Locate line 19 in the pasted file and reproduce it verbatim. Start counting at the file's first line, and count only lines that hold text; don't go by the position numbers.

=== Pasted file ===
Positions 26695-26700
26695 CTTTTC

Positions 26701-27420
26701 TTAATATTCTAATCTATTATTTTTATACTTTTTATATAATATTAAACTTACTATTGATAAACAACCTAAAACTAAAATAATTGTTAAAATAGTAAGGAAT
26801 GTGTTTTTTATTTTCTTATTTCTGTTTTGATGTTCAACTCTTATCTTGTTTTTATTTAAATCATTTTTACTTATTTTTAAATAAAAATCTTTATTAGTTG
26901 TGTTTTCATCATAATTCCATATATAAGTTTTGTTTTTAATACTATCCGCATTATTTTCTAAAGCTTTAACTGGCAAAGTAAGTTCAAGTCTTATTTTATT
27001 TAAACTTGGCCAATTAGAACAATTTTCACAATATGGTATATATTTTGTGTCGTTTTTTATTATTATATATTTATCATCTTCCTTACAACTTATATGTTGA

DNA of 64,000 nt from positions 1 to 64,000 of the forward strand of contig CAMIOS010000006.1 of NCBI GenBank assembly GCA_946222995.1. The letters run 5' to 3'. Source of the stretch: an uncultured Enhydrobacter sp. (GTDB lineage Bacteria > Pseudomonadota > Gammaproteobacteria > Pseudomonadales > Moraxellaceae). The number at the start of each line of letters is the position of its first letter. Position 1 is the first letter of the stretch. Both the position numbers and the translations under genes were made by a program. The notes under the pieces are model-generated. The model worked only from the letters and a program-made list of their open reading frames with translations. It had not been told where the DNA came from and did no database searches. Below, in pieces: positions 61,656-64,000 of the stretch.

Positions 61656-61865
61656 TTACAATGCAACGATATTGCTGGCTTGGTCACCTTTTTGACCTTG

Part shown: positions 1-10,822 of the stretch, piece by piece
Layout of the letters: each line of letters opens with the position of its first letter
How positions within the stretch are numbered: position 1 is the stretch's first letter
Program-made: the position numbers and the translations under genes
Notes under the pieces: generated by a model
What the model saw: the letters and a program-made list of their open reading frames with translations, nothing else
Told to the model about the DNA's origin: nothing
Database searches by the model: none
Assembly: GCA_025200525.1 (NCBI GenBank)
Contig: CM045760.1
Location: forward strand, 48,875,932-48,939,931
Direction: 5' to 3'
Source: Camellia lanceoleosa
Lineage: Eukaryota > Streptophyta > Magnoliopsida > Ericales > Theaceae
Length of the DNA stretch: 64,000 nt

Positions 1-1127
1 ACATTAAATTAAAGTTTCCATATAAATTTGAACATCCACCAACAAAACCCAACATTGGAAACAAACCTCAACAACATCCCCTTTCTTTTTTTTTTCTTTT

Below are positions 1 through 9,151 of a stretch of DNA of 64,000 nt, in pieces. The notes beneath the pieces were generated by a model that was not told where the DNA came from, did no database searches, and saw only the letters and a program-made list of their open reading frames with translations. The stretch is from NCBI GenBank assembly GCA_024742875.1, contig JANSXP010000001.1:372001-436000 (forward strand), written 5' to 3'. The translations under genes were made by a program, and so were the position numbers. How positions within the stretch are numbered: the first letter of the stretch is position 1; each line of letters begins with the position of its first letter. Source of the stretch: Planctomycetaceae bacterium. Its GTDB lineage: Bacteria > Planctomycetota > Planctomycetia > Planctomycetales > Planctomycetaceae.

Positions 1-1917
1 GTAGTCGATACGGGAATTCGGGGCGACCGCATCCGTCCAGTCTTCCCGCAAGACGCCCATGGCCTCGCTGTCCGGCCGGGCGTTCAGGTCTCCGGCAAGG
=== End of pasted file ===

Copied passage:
Assembly: GCA_025200525.1 (NCBI GenBank)